Economic Growth and Diversification

Economic Growth and Diversification

The changing business environment and a drive for sustainable growth

How the UAE’s green growth trajectory has changed the business landscape

During the last United Nations Conference on Sustainable Development, better known as Rio+20, a host of countries, including the United Arab Emirates, took a pledge to transform growth strategies to advance green economy and sustainable development. The representatives of 190 states univocally agreed that a green economy transition presents a crucial pathway to sustainable development and poverty eradication. The launch of the Sustainable Development Goals in September 2014 is a milestone for all of humanity, and is expected to accelerate the drive for sustainable development across the world. For the UAE, green development is not a new priority; it was embedded in the visions of its founding fathers as early as the 1970s. Environmental responsibility has always been a mantra driving nation building policies. Quite naturally, business, particularly the public sector, adopted green practices from early on. The push for the private sector came even as the country’s leadership prepared to launch national strategies and plans of action to facilitate the transition. Several organisations came to the fore, in particular those in key national sectors like Energy, Water, Oil& Gas, Logistics, etc. Focus shifted to opportunities latent in green services, green technologies, innovation, emission reduction, and so on.

Companies turn to CSR and Sustainability to address the Triple Bottom Line

A noticeable trend in the Region as a whole is that businesses began to adopt CSR and Sustainability, either on ethical grounds, or to add value to their business. A long term societal focus has historically characterized businesses in the Region and in the UAE, erupting from religious and cultural ethos.  The shift came when businesses began to apply international standards as benchmarks of performance in Quality, Environment, Health & Safety and Human Rights. The progression to ethical and operational good practice happened without much external push. Unlike many instances in western economies, it came from within, backed by national visions, strategies and agendas of sustainable development. More and more, triple bottom line issues influenced management decisions, were translated into business practices and cascaded down across multiple functions. Stakeholder conversations triggered the need to introspect and analyse the organisation’s impacts going beyond economic contribution, and focusing on social, cultural and ecological impacts. The spotlight also turned to concepts like ‘shared value creation’ and ‘social value creation’ whereby the organisation protects, nurtures and enhances not only the economic value of its business, but seeks to create and preserve value for the society as well. This was considered good business sense as organisations clearly began to understand the reputational value of doing good, the efficiencies gained through environmental management, the loyalty accrued through labour welfare, the risks averted through supply chain engagement in sustainability, and the bottom line implications of all the factors. However the challenge lay in integrating sustainability and green economy principles into the business strategy, apportioning adequate investments and de-centralising implementation. Some organisations mastered the trick of doing it, others tried various permutations and combinations to reach to the right equation.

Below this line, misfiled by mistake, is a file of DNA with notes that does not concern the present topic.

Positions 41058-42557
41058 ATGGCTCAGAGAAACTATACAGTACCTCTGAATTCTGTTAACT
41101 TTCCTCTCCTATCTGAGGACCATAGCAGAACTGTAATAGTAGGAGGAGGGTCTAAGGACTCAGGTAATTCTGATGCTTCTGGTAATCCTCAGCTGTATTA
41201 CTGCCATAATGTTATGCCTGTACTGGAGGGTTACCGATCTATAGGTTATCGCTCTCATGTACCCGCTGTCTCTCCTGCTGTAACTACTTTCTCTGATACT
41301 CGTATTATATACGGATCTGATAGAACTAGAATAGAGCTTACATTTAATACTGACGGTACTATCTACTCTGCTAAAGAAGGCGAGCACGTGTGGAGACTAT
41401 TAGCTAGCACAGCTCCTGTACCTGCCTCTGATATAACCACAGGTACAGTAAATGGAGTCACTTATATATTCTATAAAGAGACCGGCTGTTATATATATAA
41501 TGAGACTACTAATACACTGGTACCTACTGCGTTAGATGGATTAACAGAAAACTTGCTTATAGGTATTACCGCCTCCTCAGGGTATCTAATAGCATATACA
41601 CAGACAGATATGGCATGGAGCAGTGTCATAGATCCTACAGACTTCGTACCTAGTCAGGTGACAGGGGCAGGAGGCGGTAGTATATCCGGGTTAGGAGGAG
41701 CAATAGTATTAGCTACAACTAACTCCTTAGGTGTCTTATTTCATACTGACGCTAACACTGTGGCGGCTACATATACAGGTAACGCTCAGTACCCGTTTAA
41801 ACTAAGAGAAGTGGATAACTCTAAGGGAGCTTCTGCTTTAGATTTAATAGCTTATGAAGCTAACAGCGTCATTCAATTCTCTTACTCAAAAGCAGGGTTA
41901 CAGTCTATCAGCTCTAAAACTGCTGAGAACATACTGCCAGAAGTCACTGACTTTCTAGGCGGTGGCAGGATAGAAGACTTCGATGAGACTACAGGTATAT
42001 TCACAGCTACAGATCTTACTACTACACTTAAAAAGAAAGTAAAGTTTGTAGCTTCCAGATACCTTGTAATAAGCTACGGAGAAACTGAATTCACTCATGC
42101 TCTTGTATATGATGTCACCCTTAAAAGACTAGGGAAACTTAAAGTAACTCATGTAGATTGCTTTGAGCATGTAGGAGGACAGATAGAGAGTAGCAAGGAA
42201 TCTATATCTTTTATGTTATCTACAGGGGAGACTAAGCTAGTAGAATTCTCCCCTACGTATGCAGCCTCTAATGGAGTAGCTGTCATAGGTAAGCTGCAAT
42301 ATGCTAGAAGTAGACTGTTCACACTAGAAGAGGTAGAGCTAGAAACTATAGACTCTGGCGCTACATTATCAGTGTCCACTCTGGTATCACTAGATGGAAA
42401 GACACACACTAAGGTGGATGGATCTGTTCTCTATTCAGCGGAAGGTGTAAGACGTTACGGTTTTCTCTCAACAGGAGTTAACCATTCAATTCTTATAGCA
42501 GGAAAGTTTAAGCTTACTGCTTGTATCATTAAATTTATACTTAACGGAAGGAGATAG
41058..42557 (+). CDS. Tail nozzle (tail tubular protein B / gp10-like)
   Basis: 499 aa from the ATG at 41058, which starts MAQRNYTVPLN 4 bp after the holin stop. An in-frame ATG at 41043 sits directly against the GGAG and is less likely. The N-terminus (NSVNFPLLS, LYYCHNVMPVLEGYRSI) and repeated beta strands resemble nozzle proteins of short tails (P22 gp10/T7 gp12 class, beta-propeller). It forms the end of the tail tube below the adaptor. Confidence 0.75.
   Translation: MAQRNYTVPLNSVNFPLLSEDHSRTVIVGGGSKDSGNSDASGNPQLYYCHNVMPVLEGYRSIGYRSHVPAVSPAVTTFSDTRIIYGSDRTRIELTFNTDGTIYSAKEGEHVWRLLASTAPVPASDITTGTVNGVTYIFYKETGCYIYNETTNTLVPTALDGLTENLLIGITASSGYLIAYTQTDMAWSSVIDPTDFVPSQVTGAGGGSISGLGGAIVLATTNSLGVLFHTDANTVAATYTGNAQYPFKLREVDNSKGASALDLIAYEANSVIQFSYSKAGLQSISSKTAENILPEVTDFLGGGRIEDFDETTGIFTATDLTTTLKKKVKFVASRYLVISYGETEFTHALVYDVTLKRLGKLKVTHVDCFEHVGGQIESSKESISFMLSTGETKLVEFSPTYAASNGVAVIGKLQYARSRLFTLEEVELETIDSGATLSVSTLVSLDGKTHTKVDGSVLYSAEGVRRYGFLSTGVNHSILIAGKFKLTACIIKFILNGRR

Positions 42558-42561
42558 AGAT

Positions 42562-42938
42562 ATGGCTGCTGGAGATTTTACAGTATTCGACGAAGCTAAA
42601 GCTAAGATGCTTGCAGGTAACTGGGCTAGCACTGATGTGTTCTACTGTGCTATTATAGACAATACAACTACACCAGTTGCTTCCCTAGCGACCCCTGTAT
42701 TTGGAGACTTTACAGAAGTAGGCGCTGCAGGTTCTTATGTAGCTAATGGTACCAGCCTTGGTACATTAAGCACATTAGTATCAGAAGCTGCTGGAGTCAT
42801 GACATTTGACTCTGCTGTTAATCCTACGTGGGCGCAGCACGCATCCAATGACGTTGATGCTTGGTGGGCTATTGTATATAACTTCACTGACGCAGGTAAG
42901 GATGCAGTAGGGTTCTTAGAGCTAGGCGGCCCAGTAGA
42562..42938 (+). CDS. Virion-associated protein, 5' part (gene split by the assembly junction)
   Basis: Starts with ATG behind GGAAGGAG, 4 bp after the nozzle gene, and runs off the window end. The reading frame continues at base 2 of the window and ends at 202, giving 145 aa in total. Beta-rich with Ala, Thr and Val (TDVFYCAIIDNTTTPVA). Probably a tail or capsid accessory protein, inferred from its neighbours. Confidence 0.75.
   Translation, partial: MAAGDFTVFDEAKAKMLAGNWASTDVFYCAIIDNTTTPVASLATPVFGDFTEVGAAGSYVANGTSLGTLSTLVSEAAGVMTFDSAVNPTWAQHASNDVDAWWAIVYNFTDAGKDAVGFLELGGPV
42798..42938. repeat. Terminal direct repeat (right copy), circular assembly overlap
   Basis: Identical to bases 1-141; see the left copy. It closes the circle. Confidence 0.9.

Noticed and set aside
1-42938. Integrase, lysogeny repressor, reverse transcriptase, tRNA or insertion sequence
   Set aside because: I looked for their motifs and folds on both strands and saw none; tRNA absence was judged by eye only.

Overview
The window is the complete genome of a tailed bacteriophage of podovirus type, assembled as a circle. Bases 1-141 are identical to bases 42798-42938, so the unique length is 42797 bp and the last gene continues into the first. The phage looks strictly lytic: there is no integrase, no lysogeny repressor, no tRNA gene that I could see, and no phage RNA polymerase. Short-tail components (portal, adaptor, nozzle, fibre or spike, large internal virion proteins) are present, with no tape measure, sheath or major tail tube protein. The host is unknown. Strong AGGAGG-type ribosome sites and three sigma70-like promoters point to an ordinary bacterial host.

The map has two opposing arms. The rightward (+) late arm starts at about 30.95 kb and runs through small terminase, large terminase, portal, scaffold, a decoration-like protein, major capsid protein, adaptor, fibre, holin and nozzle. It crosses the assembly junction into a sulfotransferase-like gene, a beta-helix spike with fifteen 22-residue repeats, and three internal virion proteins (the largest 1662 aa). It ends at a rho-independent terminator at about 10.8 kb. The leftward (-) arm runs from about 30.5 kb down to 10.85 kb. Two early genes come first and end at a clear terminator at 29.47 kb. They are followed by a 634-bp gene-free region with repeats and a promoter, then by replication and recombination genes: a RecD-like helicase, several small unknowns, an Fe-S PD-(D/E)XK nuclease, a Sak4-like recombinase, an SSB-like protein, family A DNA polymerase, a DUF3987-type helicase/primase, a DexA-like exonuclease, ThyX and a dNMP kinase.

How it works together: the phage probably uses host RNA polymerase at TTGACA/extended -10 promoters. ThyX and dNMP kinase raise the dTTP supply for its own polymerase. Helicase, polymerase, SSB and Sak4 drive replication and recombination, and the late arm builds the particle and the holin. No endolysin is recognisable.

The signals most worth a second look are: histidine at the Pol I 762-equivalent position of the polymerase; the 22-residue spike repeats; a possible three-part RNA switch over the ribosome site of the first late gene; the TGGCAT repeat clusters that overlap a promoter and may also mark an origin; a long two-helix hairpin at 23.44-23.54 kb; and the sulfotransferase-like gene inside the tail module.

Re-thinking goods and services, and edging close to Innovation

As organisations internalized CSR and sustainability, they also began to display an inclination to take up greater responsibility for the goods and services they produced. Attention was given not only to what was being produced, but how it was being manufactured, where it would end up, and what would be the impact after the use or expiration. The quest for improved goods and services, better processes and ethical practices was necessitated also by the fact that the UAE was unquestionably emerging as a global player and was focused on raising its position in competitive markets internationally. Companies were gradually moving closer to innovation and re-inventing business objectives as they increasingly viewed themselves as game changers in a new landscape of opportunity. Opportunities linked to CSR and sustainability opened the door to R&D, new technologies, and innovative products and services. Within this scenario, the Region found itself in the throes of economic recession, political crisis and social disruption. What was remarkable was that those leaders and early practitioners of green economy and sustainability remained steadfast in their commitments, and continued to thrive in an otherwise difficult environment. As the UAE formalized its approach towards Green Economy and Sustainable Development through the Vision 2021, Green Growth Agenda and Green Economy Initiative, these organisations are already riding the wave of transformation. They are crafting exemplary cases of sustainable value creation and changing the business landscape by catalyzing a new paradigm of growth and development.

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